Funding Source Yet To Be Identified For Early Start To Tennessee School Vouchers | Nashville Public Radio

Funding Source Yet To Be Identified For Early Start To Tennessee School Vouchers

Jul 11, 2019

Gov. Bill Lee told reporters Thursday his administration may move the start date of Tennessee's school voucher program up by a year. 

But it is unclear where funding would come from for an early start. 

The voucher plan, which will give students $7,300 a year to attend private school, was slated to start in 2021. The idea was to build up a fund with state money over the next few years that would help launch the program that still needs to be designed.

Overall, the voucher program is expected to cost over $150 million by 2024. And funding for the upcoming year that would have been allocated to vouchers was instead diverted to treat hepatitis C in state prisons.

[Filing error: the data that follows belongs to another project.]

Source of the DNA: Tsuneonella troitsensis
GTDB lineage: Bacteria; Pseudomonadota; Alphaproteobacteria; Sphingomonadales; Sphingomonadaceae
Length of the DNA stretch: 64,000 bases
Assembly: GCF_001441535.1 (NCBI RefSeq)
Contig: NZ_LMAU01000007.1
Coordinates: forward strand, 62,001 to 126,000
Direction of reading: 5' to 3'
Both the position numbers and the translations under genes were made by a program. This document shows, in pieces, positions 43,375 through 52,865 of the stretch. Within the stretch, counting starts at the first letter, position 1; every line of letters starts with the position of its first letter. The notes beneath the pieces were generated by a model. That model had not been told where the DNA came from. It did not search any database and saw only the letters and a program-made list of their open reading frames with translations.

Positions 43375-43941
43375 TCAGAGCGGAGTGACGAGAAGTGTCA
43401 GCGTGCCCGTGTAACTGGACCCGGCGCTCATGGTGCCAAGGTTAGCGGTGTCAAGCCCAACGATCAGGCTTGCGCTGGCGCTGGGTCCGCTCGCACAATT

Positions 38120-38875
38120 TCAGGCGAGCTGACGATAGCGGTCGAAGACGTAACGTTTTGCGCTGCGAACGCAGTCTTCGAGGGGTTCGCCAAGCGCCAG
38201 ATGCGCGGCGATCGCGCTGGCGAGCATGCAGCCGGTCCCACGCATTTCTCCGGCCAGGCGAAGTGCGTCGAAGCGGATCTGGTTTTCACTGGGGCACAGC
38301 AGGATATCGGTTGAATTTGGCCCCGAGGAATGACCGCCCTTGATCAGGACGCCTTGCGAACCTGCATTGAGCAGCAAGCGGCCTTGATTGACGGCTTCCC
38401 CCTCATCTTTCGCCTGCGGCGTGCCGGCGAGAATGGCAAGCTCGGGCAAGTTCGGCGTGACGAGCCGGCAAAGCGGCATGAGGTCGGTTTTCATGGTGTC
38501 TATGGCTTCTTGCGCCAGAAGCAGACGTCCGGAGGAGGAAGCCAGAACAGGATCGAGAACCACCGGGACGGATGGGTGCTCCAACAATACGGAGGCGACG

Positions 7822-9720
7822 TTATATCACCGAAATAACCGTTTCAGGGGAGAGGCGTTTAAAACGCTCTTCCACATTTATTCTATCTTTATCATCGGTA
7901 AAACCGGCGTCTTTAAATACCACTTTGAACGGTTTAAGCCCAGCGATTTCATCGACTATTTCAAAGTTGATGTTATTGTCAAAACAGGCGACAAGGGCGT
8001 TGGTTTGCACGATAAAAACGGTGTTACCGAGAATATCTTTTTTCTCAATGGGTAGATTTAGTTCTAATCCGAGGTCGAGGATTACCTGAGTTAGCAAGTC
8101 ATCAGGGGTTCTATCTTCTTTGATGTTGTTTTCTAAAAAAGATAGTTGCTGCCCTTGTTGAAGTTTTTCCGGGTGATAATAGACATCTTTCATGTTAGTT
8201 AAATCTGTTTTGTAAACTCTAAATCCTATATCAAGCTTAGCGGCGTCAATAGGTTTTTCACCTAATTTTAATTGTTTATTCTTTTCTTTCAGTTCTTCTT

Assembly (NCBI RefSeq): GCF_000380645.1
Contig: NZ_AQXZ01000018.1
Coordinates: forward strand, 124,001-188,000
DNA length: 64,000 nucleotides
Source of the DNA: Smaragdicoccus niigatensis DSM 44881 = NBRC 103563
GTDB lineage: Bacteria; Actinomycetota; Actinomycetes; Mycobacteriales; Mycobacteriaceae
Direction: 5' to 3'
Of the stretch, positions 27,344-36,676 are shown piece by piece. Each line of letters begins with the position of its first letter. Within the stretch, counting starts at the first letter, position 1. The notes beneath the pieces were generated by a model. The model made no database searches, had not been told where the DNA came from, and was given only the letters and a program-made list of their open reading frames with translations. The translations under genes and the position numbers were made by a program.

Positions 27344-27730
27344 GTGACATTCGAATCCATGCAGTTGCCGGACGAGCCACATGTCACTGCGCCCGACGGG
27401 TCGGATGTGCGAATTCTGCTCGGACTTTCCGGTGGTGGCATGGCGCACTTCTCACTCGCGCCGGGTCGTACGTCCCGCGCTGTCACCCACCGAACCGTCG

But Gov. Bill Lee says there’s nothing in the law preventing the state from launching earlier.

“We don’t know exactly what date this will begin," Lee said. "But we know that when it begins, we will have the funding in place to get it done.”

The intention to start the program in 2020, rather than 2021, was first reported Wednesday by Chalkbeat. 

Lee has not specifically said how the administration will come up with the extra money, though he says there could be discretionary funds available. 

But Rep. Mike Stewart, D-Nashville, says the early implementation will have consequences.

“Believe me, the school districts are ultimately going to foot the bill for this program," Stewart, who fought the law in the Tennessee House, told WPLN.

He views the early implementation of vouchers as an attack on public education in Shelby and Davidson Counties, the only two districts where money will be diverted to private schools.

But the law's sponsor says he expects a smooth implementation of the program, even if it's a year before scheduled. 

Rep. Bill Dunn, R-Knoxville, said the program's language establishes that it should be ready by 2021, so an early start is within the law's requirements. 

"The timeline works, and obviously other states have done this before," Dunn said. "We are not going into any new territory in this concept."